Maybe it’s time to stop talking about guns and address the real issue. Maybe it’s time to talk about fear.
I’ve been trying (not always successfully) to stay out of the discussion about handgun and assault gun ownership. It’s another argument that tends to produce more heat than light, and frankly some of these people scare me. Sometimes I find that when an argument pulls me in with the tentacles of emotion it’s best to move back for a while and look at the bigger picture.
A post a friend made about the Swiss being required to have a gun in the home, yet having a low rate of use made me think.
Some people have insisted that gun ownership is not the issue; it’s gun usership. Last night, as I lay awake, it struck me that neither gun ownership nor gun control may be the issue. Perhaps the real issue is the underlying factor that motivates both sides: fear.
After some thought I had to admit my reasons for being against gun ownership were also motivated by fear. I have never heard of a case of crime thwarted by a gun owned by a private citizen in my neck of the woods. I have however, met far too many grieving people whose loved ones used a gun on themselves in a fit of despair or self-loathing. They had no chance to change their minds and call an ambulance. (When I was going through the hell of depression I could easily have been one of them if my husband had kept guns.)
I know regretful families, in agony, now raising children who shot their little sisters or favourite cousins while playing with a temporarily unguarded firearm. A friend’s son once shot our boy at point blank range in the chest with a beebee gun while the rest of us chatted over dessert inside. (He thought it wasn’t loaded.) It caught a rib, and I thank God with all my heart that it wasn’t a more powerful weapon.
We also have a family member who was accosted in her bedroom by an intruder who had already found her handgun. It did not turn out well for her.
My rejection of guns designed to kill people (and not just for hunting purposes where people actually depend on wild game) is based on experience, but it is indeed, based on fear.
When I was a kid I knew it was dangerous to get between Grandpa and the late news on TV (and not because he had a gun). In fact he had been an unarmed security guard for a meat packing plant for 25 years. I never realized until he was suffering from dementia that he spent every one of those 25 years in fear. Grandma had promised not to put him in “the home” but when he started sleeping with knives under the pillow and bats under the bed she had no choice. Sometimes in his confusion he mistook her for a burglar. Nothing is more dangerous than a cornered, confused, fearful person with a weapon.
The news Grandpa watched was usually the same news he had seen at six o’clock, but nothing interrupted his late night news. I think it made him feel more in control somehow to keep on top of what was happening outside his locked doors. The difference between then and now is that the news then was mostly local news and included reports of milk chute coin thefts and fender benders. Now the news plays all day and night and includes detailed footage of horrendous crime from around the world and can seem as threatening as if blood was flowing in our own neighbourhoods. The fear ante has gone up.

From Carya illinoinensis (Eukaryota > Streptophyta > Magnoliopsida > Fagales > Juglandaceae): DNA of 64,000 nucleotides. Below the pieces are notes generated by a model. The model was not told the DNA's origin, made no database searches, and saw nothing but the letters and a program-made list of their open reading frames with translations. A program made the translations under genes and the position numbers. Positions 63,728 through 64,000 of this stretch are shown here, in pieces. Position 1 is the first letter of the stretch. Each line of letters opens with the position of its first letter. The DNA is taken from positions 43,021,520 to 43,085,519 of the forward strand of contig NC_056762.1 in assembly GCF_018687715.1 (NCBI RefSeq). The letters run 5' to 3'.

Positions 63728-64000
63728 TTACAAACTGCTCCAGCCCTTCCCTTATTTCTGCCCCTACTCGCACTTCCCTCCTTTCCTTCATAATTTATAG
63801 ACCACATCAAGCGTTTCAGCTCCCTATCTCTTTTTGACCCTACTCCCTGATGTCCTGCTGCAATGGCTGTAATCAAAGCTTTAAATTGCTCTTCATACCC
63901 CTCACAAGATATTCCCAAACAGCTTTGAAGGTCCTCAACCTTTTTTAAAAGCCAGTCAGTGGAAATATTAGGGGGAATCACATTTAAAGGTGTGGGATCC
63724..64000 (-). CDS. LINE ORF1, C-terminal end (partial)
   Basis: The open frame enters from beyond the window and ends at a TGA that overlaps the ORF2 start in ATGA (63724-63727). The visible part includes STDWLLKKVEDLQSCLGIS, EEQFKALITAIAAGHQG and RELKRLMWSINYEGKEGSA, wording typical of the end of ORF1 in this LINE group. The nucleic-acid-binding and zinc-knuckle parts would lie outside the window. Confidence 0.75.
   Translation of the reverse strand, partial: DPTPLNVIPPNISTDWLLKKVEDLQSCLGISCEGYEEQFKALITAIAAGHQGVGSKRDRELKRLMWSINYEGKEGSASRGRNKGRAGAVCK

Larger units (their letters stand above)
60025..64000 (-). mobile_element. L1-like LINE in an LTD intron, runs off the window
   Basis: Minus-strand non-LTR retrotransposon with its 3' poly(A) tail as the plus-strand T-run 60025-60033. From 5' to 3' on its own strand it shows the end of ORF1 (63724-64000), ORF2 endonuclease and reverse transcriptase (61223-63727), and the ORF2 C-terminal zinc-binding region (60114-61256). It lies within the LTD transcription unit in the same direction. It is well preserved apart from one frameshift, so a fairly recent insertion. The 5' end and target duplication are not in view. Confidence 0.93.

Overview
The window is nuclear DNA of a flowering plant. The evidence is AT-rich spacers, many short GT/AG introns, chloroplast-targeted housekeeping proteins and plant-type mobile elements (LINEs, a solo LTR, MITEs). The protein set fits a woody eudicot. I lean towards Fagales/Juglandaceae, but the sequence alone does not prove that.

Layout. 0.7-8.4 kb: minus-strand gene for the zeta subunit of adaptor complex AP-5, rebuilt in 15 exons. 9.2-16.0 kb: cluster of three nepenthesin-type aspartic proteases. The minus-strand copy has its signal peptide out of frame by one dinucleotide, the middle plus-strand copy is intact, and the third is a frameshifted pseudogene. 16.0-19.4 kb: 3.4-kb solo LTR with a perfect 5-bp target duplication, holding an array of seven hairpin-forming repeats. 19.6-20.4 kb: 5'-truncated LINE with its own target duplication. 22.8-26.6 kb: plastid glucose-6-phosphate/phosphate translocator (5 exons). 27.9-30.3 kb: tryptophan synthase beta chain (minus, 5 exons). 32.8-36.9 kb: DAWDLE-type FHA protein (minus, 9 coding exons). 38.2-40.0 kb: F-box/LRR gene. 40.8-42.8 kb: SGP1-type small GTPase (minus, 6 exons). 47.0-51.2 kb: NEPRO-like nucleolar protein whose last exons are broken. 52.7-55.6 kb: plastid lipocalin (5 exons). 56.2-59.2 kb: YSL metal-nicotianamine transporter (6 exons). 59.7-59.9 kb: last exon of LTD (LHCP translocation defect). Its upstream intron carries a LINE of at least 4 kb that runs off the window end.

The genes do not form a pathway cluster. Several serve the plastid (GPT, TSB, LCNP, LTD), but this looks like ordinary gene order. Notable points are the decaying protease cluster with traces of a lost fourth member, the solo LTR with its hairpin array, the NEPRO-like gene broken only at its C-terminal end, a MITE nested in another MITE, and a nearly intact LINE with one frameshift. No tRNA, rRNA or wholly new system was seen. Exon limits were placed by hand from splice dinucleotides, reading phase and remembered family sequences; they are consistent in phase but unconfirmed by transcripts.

Then there are all the talking heads, prophesying fiasco and speculating ”unsubstantiated reports.” Their amplifiers, the social media, can spread fear, rumour and conspiracy theories that go around as rapidly as winter cold germs in a kindergarten.
But what does fear feed on? Well, bad guys, of course, but I wonder if, deep down, one of our greatest fears is that other people will treat us the way we have treated them. I wonder if the secret hates we harbour in our hearts, or the unspoken guilt over the innocents killed by “collateral damage,” or the third world labourers we have exploited to maintain “our way of life”, or even the people we have cut off in traffic or sold shoddy goods to, give fear something to grow on. I wonder of the god we created in our own image, the vengeful and punishing god-helps-those-who-help-themselves god, is unreliable, if our distrust of ourselves and disappointment in the many fathers who left this generation to fend for themselves, is projected onto him as well. (The statement, “God helps those who help themselves is not in the Bible; in fact it teaches quite the opposite.)
One person told me recently that although he thinks children should be taught the Bible in school, and all teachers (whether they disdain faith in God or not) should be required to lead prayers to him anyway (as if the kids won’t pick up that attitude), “when all else fails” he has a gun and knows how to use it -and he intends to teach his kids too. I’ve got to wonder if making preparation for the failure of his god to meet his needs speaks more loudly than all the prayers in school ever will and he is teaching his children more about fear than faith.
Perhaps it is too late to turn our swords into plowshares. Perhaps the only thing that will deter fearful people with weapons is more fearful people aiming equally powerful weapons back at them. Perhaps there is no way out of this stand-off.
But perhaps, this is what this season is all about. Perhaps the message that the angels gave the terrified shepherds is what we need to hear most.
“Fear not! For I bring you news of great joy. A Saviour has been born –for you.”